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A new generation of CEOs: Six businesswomen discuss entrepreneurship and start-ups in West Africa

Alexandre Laure's picture

Also available in: Français

Across West Africa, it’s very difficult to find a workplace as innovative and diverse as business incubators. Known for their young, energized, and often gender-balanced staff, these organizations are an encouraging indication of what’s in store in the coming decades, as the region presents a younger, more open, and increasingly female workforce to the world.

In francophone West Africa—where there was not a single incubator at the beginning of 2011—six young women are currently leading major incubators, some of which have World Bank Group support.   

With backgrounds in computer science, engineering, finance, logistics, project management, and social entrepreneurship, these women have profiles that are just as varied and impressive as the start-ups they support. Given the World Bank Group’s commitment to promoting gender equality, as laid out in the Gender Strategy, our team talked to them to learn more about their work and leadership experience.   

Regina Mbodj, CTIC Dakar’s CEO. Photo © CTIC Dakar

With support from the World Bank Group’s infoDev program, CTIC Dakar was the first incubator in francophone Africa and is currently led by Regina Mbodj. Like all of the CEOs we interviewed, she has extensive experience abroad. After studying computer science in South Africa and the United States, she returned home to Senegal to work in a business center. After working directly with start-ups as business development manager for three years, Regina was selected as CTIC Dakar’s CEO.
 

Mariem Kane, Hadina RIMTIC President
Photo © Hadina RIMTIC

Similarly, Mariem Kane and Aissata Lam, founders and presidents of Mauritania’s incubators iLab and Hadina RIMTIC, wanted to apply what they had observed abroad and bring it to their country. Mariem won a business plan competition while studying engineering in France and was selected to participate in the Young African Leadership Initiative (YALI) launched by President Obama in 2014. There, she presented her idea for a Mauritanian ICT incubator: “What I wanted to do here was public,” she notes. “In Europe and America, incubators tend to operate like pure businesses and are very bottom-line oriented. I wanted to build an organization that really sought to address problems at the societal level.”

iLab is an initiative of the Youth Chamber of Commerce. Working very closely with the private sector, Aissata Lam envisioned iLab as a place where young people could come to exchange their ideas and be taken seriously. She emphasized that one of the lab’s main purposes is to break down barriers between young people and professional settings: “Young people need to start feeling like we belong in a fancy office block too and it’s time we get used to being here.” Aissata cited the importance of building her own professional network after returning home before she could launch her idea of an incubator in Mauritania: “I wanted to bring this idea of networking that you see so much in America here.”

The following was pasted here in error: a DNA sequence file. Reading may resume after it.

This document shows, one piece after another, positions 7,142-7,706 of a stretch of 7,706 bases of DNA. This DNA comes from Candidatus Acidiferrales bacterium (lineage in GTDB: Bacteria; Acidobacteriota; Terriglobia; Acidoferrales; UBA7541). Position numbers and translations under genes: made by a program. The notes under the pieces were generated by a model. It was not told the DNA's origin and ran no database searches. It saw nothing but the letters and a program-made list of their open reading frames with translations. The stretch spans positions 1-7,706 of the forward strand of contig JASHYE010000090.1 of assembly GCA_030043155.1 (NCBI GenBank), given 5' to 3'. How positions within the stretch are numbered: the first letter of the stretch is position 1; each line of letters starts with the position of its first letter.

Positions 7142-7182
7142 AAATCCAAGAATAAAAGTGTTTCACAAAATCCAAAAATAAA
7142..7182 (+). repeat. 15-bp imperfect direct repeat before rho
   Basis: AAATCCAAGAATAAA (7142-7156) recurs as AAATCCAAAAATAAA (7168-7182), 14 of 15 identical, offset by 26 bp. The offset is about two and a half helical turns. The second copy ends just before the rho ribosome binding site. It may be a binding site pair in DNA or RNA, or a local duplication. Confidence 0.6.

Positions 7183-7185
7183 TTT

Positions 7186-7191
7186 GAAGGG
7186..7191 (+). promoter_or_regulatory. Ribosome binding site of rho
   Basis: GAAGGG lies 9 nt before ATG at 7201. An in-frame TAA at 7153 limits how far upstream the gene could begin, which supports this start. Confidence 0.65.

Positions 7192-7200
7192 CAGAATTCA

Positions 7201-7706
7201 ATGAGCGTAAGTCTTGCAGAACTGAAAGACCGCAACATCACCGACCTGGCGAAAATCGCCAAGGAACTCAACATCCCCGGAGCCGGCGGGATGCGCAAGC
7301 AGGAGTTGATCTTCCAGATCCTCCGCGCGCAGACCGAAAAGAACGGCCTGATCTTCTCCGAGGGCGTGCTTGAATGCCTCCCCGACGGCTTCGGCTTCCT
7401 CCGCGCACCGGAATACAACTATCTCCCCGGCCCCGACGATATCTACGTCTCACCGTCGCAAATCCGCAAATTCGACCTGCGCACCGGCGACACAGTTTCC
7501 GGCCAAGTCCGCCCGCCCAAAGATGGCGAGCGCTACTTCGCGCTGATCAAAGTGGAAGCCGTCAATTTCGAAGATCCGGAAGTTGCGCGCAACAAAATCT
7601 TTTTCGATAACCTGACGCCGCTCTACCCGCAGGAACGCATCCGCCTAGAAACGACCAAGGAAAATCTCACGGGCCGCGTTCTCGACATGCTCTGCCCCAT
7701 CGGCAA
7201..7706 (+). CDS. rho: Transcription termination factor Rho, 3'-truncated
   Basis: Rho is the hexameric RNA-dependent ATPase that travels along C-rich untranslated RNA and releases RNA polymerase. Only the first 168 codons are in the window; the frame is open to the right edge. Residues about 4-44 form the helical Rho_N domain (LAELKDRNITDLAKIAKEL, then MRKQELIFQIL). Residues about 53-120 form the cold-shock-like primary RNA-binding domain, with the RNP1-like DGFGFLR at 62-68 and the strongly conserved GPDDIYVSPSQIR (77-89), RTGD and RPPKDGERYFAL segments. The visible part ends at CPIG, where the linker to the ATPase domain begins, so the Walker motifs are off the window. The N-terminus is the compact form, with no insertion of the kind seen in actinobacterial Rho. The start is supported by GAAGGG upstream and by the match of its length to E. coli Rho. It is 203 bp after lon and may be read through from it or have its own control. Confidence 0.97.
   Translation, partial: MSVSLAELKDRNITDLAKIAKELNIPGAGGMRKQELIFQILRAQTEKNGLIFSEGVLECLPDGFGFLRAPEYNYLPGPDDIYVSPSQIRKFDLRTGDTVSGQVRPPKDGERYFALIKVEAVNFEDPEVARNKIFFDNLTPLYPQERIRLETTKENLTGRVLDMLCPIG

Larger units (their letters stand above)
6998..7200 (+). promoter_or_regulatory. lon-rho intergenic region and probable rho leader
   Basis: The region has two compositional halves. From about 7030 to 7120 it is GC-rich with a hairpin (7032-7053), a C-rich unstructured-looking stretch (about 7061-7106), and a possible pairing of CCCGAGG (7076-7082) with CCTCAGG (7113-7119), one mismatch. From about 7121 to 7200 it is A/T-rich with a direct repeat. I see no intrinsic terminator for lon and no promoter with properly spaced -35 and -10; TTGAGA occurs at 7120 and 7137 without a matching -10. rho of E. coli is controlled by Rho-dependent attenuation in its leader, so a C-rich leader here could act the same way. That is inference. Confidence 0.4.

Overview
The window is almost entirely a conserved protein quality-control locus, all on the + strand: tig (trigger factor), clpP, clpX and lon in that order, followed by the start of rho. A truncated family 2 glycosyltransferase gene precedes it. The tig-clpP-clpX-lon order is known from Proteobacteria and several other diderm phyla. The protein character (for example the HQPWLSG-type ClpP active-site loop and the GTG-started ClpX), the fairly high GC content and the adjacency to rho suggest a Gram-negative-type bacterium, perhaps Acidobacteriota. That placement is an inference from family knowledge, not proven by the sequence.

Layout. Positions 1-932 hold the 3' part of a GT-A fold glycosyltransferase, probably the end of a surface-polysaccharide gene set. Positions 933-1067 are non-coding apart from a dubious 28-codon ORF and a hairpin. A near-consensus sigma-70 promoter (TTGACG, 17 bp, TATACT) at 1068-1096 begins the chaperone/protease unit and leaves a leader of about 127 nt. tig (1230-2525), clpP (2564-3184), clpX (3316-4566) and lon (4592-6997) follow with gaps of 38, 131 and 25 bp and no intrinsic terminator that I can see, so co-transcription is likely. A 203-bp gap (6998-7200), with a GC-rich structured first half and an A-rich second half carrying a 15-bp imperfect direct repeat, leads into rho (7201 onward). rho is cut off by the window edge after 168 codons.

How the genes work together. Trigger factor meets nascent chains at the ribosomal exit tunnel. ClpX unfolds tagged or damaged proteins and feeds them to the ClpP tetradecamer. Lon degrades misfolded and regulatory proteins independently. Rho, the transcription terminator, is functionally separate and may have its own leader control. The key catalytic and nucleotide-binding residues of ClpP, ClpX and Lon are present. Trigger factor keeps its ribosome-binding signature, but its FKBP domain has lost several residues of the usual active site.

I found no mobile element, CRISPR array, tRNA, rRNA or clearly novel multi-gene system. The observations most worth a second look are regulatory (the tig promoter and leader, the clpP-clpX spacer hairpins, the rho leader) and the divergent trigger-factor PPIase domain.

Fatoumata Guirassy, CEO of Guinea’s first green tech incubator Saboutech, is an entrepreneur herself. Before being selected to run Saboutech, she worked in both the fashion industry and the import-export sector in Côte d’Ivoire. In many ways, helping young entrepreneurs with their new businesses wasn’t new to her. Nevertheless, she’s excited to work more on the support side of entrepreneurship: “I recognize so many of the challenges I’ve faced myself.”

Lisa Barutel is the founder and CEO of La Fabrique in Burkina Faso. The only non-African national leading these six incubators, Lisa first came to Burkina Faso from France back in 2011 to coordinate an international competition in social entrepreneurship for recent graduates: “That was how I discovered Burkina Faso. I was really impressed by some applicants’ profiles and projects.” After two years volunteering with the business incubator at the Ecole 2iE in Ouagadougou, she launched her own start-up. “In that way, I really see myself as an entrepreneur. I’m here because I saw a lot of ideas and developments in the start-up scene that I thought I could contribute to with my social entrepreneurship background.”

Social entrepreneurship has also been the driving force of another incubator in Dakar, MakeSense Africa. “I think entrepreneurship is naturally social for Africans,” says Binta Ndiaye who, at just 24, is the youngest CEO we interviewed. “In both my African and religious culture, it’s so important to give back. So there’s no question of your business not being a social enterprise.” A Franco-Senegalese citizen, Binta worked with young people in low-income, often immigrant-dominated French banlieues to improve their ability to access job opportunities.

Like her counterparts, she cited concerns about migration and youth unemployment as the driving force behind her work with young people: “They think that going to France or America will solve all their problems and what we’re trying to show them with incubation and community engagement is that they can try something here and now, where they have the right to work and implement their ideas. Contribute something to the development of our country first, then you can do what you want.”

As Mariem notes, “there’s always been entrepreneurship in Africa, what’s new is that it’s now formalized; we’re seeing young people for the first time seizing on market opportunities and taking risks.”

They had much more to say about their businesses and industry, as we will see in the next blog post.

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